The New Jersey Devils are not in a strong position.
Ilya Kovalchuk is gone, the East has gotten markedly better in the past year and the Devils don't have their first-round pick in the 2014 draft. If things completely fall apart this season, there isn't the benefit of a high draft pick to cushion the disappointment.
Therefore, it really is win or bust for New Jersey next year. But with the aforementioned Kovalchuk, David Clarkson and Henrik Tallinder leaving the team this offseason, there are a number of Devils who need to step up to help them through a tough transitional period.
Filling the shoes of a hockey legend like Marty Brodeur is no easy feat, but that's exactly what Cory Schneider will have to do in his first year in Newark.
Whilst Brodeur is still with the Devils, the draft day trade that netted the Devils Schneider signals a potential shift in the team's goaltending duties.
The Devils sent a top-10 first round pick (their only one for the next two years) Vancouver's way in exchange for the Marblehead, Mass. native. It's hard to believe GM Lou Lamoriello would make sure a sizable investment to only have him play backup to the 41-year-old Brodeur, who finally begin to show his age last year appearing in only 29 games with a .901 SV%.
With Brodeur on the decline, the Devils will fully expect Schneider to slide into the "No. 1 workhorse" role between the pipes, potentially making him play up to 55-60 games, especially if Marty struggles with injuries again.
Schneider has impressed many with his stellar play for the Canucks, but now is his chance to finally become an undisputed No. 1 for a team. And if he struggles, the Devils can no longer rely on Brodeur, whose body simply won't allow him to play anymore at the consistently high level he's played at in the past.
With Ilya Kovalchuk now "retired" from the NHL, the Devils have a huge hole in their top six.
It's a hole Adam Henrique should aim to fill.
Henrique burst onto the scene two years ago with a 16-goal, 51-point rookie season that saw him earn a Calder Trophy nomination, giving Devils fans a glimpse of their future.
However, due to a combination of injuries and the dreaded "sophomore slump," Henrique struggled mightily in his second season, scoring only 16 points in 42 games.
At times during his short career, Henrique has shown his outstanding ability to put the puck in net along with his playmaking abilities, but with two huge chunks of the New Jersey offense now missing in Clarkson and Kovalchuk, the pressure is on for Henrique to build upon his strong rookie season and develop into an effective top-six forward for the Devils.
Signed to a five-year deal worth $24.25 million after a brief three-month stint with the New York Rangers, Ryane Clowe was brought in to bolster the Devils' ailing top six as well as to help replace the Toronto-bound David Clarkson.
The parallels between the pair's games are obvious. Both stand over six feet tall, weigh in at over 200 pounds, revel in the gritty aspects of hockey and can fill the power forward role as part of a team's offense.
Losing Clarkson—a former 30-goal scorer for New Jersey—was a huge blow to the team and its offense, even before Kovalchuk's departure. Therefore, it is now extremely important that Clowe can replace Clarkson's production in Peter DeBoar's offensive system lest the Devils end up routinely getting outscored by their opponents.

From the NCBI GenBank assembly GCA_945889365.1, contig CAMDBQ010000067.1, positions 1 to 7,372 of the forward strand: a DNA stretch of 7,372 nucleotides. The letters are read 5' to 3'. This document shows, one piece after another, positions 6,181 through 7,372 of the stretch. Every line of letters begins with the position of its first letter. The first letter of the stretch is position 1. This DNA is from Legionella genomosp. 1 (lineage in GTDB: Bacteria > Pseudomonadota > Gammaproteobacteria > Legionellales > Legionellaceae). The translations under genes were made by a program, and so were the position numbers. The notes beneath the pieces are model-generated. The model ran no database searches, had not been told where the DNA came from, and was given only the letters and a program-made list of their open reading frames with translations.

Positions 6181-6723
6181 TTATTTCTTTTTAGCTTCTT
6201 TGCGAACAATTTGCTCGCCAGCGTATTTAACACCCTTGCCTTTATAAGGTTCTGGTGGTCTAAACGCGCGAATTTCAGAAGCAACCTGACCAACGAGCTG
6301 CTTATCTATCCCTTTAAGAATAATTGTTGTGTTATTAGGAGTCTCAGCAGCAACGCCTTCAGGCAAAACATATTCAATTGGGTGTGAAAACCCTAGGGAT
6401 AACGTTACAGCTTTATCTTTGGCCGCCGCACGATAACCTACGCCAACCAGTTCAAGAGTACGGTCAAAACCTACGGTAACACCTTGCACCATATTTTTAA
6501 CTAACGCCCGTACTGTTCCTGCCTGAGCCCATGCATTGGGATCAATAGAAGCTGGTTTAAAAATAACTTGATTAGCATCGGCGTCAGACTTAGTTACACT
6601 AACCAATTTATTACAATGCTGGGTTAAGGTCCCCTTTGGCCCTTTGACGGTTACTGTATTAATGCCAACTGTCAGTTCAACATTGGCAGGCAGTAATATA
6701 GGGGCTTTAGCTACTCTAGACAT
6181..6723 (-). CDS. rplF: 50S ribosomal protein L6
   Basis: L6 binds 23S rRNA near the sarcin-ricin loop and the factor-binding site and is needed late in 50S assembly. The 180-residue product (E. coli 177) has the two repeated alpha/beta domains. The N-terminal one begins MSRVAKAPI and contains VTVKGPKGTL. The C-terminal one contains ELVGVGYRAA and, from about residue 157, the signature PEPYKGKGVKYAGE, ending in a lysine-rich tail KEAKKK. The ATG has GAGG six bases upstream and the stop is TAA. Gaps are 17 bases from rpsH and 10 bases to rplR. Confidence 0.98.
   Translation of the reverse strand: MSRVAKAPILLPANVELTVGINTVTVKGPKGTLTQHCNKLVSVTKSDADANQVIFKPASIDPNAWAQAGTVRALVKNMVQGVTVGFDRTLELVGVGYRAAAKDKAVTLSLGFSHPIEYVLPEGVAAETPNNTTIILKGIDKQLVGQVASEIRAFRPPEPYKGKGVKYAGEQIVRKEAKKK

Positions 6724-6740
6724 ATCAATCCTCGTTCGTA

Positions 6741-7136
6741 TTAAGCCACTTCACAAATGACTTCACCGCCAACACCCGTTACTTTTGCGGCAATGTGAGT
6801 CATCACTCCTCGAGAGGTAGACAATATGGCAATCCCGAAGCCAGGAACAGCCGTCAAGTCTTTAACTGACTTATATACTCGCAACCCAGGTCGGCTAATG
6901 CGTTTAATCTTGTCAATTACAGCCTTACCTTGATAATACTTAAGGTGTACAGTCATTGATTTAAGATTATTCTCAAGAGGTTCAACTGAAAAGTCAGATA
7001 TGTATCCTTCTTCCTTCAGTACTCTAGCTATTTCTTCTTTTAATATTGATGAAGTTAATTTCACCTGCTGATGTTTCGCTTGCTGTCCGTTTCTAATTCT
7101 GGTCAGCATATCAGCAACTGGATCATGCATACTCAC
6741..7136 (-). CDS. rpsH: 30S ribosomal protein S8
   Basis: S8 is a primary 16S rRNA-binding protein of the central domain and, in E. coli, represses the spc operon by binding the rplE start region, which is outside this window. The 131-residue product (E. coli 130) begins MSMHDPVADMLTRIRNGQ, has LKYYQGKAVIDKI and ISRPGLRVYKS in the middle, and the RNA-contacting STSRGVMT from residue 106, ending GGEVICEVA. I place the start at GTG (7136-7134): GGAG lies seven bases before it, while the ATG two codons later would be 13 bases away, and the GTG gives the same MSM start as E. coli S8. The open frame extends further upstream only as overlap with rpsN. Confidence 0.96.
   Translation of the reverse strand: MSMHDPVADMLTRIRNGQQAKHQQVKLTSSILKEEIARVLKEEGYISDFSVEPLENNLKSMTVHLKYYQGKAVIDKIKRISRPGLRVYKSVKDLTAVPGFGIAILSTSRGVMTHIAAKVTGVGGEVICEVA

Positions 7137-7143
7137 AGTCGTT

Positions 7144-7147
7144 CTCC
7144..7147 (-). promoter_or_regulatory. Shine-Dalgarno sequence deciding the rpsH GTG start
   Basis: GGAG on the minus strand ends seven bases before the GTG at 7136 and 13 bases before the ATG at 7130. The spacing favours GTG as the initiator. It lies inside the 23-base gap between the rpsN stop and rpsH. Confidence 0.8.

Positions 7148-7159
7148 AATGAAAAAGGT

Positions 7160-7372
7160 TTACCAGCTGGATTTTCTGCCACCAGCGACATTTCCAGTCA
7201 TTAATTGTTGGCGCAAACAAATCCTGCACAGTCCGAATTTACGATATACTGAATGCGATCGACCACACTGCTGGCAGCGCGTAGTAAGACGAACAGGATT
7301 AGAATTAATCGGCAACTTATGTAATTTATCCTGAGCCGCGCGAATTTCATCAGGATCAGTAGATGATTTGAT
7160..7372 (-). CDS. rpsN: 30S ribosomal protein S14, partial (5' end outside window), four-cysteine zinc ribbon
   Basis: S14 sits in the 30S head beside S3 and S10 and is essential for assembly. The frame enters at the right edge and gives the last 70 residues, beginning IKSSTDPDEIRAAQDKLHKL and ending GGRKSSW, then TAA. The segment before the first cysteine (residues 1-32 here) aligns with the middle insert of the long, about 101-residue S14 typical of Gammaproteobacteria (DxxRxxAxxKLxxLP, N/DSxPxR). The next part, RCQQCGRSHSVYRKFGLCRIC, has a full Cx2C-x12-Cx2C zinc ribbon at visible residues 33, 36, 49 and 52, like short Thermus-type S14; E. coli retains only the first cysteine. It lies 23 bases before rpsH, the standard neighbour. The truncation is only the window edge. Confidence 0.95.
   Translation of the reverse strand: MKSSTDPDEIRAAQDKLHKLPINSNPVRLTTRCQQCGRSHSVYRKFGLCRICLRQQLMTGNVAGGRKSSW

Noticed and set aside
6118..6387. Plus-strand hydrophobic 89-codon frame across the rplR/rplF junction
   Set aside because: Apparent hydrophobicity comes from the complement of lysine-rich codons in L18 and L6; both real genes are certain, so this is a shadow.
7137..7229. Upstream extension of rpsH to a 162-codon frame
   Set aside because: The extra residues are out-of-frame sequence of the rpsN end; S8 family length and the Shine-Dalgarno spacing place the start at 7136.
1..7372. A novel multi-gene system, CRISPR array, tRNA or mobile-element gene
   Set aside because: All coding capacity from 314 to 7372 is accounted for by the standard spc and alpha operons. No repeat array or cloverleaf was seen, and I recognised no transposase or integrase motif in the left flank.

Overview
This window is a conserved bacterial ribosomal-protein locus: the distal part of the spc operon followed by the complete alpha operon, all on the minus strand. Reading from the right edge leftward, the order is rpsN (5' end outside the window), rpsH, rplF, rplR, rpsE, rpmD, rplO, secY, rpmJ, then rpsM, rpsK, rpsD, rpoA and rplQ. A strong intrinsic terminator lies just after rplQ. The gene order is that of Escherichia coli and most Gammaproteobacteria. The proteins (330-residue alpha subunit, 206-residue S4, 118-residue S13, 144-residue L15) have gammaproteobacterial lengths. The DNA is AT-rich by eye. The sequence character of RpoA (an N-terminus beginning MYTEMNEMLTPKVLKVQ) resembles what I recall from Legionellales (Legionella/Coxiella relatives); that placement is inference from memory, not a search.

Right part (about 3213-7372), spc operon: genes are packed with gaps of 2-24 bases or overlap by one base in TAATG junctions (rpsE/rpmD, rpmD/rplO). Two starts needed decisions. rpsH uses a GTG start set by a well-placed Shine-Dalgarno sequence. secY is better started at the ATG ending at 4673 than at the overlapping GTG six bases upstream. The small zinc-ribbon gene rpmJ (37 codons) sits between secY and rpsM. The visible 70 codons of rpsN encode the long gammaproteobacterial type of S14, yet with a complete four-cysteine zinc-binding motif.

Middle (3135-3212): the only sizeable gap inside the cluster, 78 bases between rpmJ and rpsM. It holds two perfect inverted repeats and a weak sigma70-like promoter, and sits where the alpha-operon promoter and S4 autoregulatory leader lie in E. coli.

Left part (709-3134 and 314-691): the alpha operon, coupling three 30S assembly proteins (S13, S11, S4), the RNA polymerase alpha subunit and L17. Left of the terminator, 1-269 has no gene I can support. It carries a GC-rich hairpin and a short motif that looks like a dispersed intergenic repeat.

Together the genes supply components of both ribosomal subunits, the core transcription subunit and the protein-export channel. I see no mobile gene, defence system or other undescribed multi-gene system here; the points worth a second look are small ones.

Clowe, like Henrique, has an important role to play for New Jersey's top six this year.
Due to a multitude of reasons, New Jersey's prospect pool is not one of the NHL's deeper systems.
However, one of the few players expected to be able to make the jump is defenseman Jon Merrill.
Taken by New Jersey in the second round of the 2010 NHL draft (38th overall), Merrill has spent the last three years playing for the University of Michigan in addition to a cup of coffee with the Albany Devils at the tail end of last season.
Merrill has drawn comparisons to Minnesota Wild defenseman Ryan Suter for his polished two-way game and, for a team like New Jersey whose only other real NHL-ready prospect on the blue line is Adam Larsson, the expectation for Merrill is to step in and become a top-four defenseman in Newark for the foreseeable future.
Merrill certainly has the talent, hockey IQ and size to play a role with the big club this coming season. He should feasibly make the team out of camp as a bottom pairing defenseman. However, with the departure of Henrik Tallinder and the injuries that always play a part during each team's season (especially with such an ageing defensive corps), Merrill may end up being thrust into a larger role straight away with New Jersey.
The Devils will need him (and Larrson as well) to adapt quickly if they want to remain competitive this season.
Travis Zajac may be the most important player on the whole Devils team this season.
A constant presence in the Devils' top six almost immediately since he first made his debut in the 2006-07 season, the 28-year-old Zajac, along with Patrick Elias, has remained whilst players like Zach Parise, Jamie Langenbrunner, Brian Gionta and now Kovalchuk have left for greener pastures outside of Newark.
Zajac, despite being the Devils' top-line center, has never had to be "The Man" in New Jersey, a role that has usually been deferred to the likes of Parise.
But now that the rest are gone, it's time for Zajac to set up.
Many have applauded his professionalism, poise and work ethic in the past and those intangibles along with his substantial skills on the ice earned him an eight-year, $46 million extension earlier this year.
But now Zajac has to live up to that contract. He'll be expected to be one of, if not the, primary point producers as well as likely taking on a assistant captain role.
Zajac has to make his new teammates around him better.
Realistically, the Devils go where Zajac goes this season.